Emanuele Serrelli co-organizes with Nathalie Gontier the session “Tree and network models of micro- and macroevolution” at the 2012 Annual Meeting of the American Anthropological Association (November 14-18, 2012). Developing from phylogenetic methodologies in evolutionary biology, the session examines how cultural trees and networks are composed differently (which data are used to compose trees and networks), what they can and cannot model, how inferences are made, and how they enable theory formation on cultural evolution.
Organized by Nathalie Gontier and Emanuele Serrelli and Chaired by Larissa Mendoza Straffon
In biology, phylogenetic tree models (based on shared morphological traits, genes, or proteins) remain the primary methodological tool to reconstruct evolutionary ancestral-descent relationships. Phylogenetic and phylogenomic methodologies are also applied to reconstruct linguistic and cultural descent relationships. Such reconstructions have now advanced up to the point that one can estimate divergence in time, and the rate at which such linguistic or cultural divergence occurred. Both biological as well as sociocultural phylogenetics now demonstrate that besides natural selection, drift and punctuated equilibria theory can explain many of life’s and sociocultural divergences. And comparative analyses demonstrate that ancestral-descent relations of human populations significantly overlap with linguistic family trees and cultural diversification trees. Phylogenetics has also brought to light that horizontal evolution occurs abundantly in life’s evolution, and scholars active in the field have therefore challenged classic tree of life iconography. Today, scholars active in Horizontal Gene Transfer studies are therefore introducing network phylogenies (“webs of life”) that allow the depiction and modeling of reticulate evolution. In the sociocultural sciences, linguists, archeologists and anthropologists have criticized hominin and cultural bifurcating trees because they are unable to depict hominin hybridization and horizontal transmission and diffusion of sociocultural traits. And here too, network models are introduced that allow the formalization and depiction of linguistic and sociocultural interactions through time. In sum, biological and sociocultural sciences both make use of tree and network models to depict biological and sociocultural evolution. We will examine how cultural trees and networks are composed differently (which data are used to compose trees and networks), what they can and cannot model, how inferences are made, and how they enable theory formation on cultural evolution.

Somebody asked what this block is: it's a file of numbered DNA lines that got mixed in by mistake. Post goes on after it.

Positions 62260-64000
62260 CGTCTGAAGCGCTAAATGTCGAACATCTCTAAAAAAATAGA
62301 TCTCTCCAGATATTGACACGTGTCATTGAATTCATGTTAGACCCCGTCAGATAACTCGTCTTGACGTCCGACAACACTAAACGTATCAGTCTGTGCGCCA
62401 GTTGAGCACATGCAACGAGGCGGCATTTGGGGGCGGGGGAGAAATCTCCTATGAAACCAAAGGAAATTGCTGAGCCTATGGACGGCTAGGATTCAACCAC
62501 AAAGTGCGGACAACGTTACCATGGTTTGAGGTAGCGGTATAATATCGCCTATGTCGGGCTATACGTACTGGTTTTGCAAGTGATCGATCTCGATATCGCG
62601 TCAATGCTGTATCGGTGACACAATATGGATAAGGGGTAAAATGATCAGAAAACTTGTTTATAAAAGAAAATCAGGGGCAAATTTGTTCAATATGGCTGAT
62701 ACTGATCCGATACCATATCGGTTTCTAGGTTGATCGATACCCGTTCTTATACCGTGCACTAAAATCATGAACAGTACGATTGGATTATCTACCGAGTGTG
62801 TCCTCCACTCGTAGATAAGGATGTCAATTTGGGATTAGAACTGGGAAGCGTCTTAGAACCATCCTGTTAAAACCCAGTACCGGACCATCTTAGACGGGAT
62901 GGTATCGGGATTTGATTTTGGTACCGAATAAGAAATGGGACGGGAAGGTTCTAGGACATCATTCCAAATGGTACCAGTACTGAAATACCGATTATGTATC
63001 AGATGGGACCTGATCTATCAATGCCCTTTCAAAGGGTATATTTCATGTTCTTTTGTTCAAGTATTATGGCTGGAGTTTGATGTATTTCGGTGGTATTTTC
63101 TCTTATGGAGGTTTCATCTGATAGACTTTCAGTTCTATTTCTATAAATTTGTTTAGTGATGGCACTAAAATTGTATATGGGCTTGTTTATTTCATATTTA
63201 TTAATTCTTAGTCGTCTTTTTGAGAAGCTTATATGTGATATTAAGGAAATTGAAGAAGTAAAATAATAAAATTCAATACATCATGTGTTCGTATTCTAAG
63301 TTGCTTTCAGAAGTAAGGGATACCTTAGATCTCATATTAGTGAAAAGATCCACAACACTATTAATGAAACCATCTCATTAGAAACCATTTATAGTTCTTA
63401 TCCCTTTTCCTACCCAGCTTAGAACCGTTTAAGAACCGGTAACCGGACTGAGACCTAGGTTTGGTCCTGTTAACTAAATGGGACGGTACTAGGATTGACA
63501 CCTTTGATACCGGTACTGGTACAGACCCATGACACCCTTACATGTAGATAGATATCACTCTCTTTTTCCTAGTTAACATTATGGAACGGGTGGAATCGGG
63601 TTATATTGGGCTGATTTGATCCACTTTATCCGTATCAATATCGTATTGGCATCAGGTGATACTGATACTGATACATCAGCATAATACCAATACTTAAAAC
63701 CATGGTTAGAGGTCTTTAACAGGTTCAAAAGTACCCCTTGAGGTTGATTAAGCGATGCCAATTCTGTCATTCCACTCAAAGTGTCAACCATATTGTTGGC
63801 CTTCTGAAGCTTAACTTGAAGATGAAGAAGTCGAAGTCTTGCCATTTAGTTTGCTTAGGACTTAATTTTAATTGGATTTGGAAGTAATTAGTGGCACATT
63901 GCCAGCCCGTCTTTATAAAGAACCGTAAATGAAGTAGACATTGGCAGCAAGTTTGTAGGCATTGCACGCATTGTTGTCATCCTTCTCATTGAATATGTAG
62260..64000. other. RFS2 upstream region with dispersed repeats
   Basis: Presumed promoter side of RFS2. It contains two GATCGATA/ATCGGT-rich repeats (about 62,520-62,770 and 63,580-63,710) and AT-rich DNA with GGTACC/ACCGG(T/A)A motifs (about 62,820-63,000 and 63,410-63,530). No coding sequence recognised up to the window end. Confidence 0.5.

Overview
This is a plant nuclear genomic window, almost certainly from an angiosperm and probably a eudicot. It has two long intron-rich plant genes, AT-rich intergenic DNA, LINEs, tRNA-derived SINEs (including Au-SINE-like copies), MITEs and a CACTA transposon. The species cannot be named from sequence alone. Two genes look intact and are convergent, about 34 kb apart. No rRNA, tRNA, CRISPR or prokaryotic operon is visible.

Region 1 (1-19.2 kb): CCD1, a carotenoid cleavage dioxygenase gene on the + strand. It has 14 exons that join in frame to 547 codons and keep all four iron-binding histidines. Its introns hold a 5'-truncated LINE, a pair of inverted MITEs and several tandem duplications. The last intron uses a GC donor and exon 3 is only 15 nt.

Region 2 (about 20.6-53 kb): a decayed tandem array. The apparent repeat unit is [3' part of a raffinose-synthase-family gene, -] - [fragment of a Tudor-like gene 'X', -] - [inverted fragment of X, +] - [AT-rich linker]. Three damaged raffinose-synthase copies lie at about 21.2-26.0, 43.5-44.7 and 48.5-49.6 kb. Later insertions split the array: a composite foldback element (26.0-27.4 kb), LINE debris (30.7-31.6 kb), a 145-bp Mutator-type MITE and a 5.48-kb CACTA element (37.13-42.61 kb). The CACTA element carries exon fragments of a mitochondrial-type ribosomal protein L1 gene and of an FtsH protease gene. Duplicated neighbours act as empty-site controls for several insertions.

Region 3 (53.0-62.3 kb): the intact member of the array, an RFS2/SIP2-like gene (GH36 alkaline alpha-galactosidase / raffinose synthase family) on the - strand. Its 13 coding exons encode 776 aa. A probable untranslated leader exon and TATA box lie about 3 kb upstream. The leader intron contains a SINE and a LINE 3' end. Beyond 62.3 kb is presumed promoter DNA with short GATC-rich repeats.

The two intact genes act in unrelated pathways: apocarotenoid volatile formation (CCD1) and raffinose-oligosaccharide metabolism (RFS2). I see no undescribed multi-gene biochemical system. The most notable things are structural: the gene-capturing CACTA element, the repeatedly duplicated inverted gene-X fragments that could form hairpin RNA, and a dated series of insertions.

- THE ‘GLOBAL PHYLOGENY’ AND ITS HISTORY: A CRITICAL APPRAISAL OF A UNIFIEDTHEORY OF HUMAN BIOLOGICAL AND LINGUISTIC CO-EVOLUTION, Frank Kressing, Ulm University
- THE CHALLENGE OF TREE-THINKING AND NETWORK-THINKING: CONCEPTUAL ISSUES ACROSS BIOLOGICAL AND CULTURAL DOMAINS, Emanuele Serrelli, University of Milano Bicocca.
- COMPARING RATES OF CULTURAL CHANGE ACROSS TREES – DO SOME TRAITS EVOLVE FASTER THAN OTHERS?, Ruth Mace and Tom Currie, London, OXFORDSHIRE
- PHYLOGEOGRAPHIC APPROACHES TO TRACING HUMAN CULTURAL ANCESTRY, Quentin Douglas Atkinson, University of Auckland
- UNITS, LEVELS AND MECHANISMS OF CULTURAL EVOLUTION, AN APPLIED EVOLUTIONARY EPISTEMOLOGICAL ACCOUNT, Nathalie Gontier, Applied Evolutionary Epistemology Lab, Centre for Philosophy of Science, University of Lisbon
- MOSAIC EVOLUTION IN CULTURAL AND BIOLOGICAL FRAMEWORKS: DYNAMICS VARY WITH SCALE, Anna Marie Prentiss and Matthew Joseph Walsh, University of Montana
- USING CLADISTICS TO INTERPRET ARCHAEOLOGICAL ASSEMBLAGES: THE SLATE TOOL TRADITION AT BRIDGE RIVER, BRITISH COLUMBIA, Matthew Joseph Walsh and Anna Marie Prentiss, The University of Montana
- PLEISTOCENE NETWORK INTERACTIONS AND THE ORIGINS OF VISUAL ART, Larissa Mendoza Straffon, Leiden University
- THE ECONOMICS OF CULTURAL TRANSMISSION, Alberto Bisin, New York University
THE ‘GLOBAL PHYLOGENY’ AND ITS HISTORY: A CRITICAL APPRAISAL OF A UNIFIEDTHEORY OF HUMAN BIOLOGICAL AND LINGUISTIC CO-EVOLUTION
Frank Kressing, Ulm University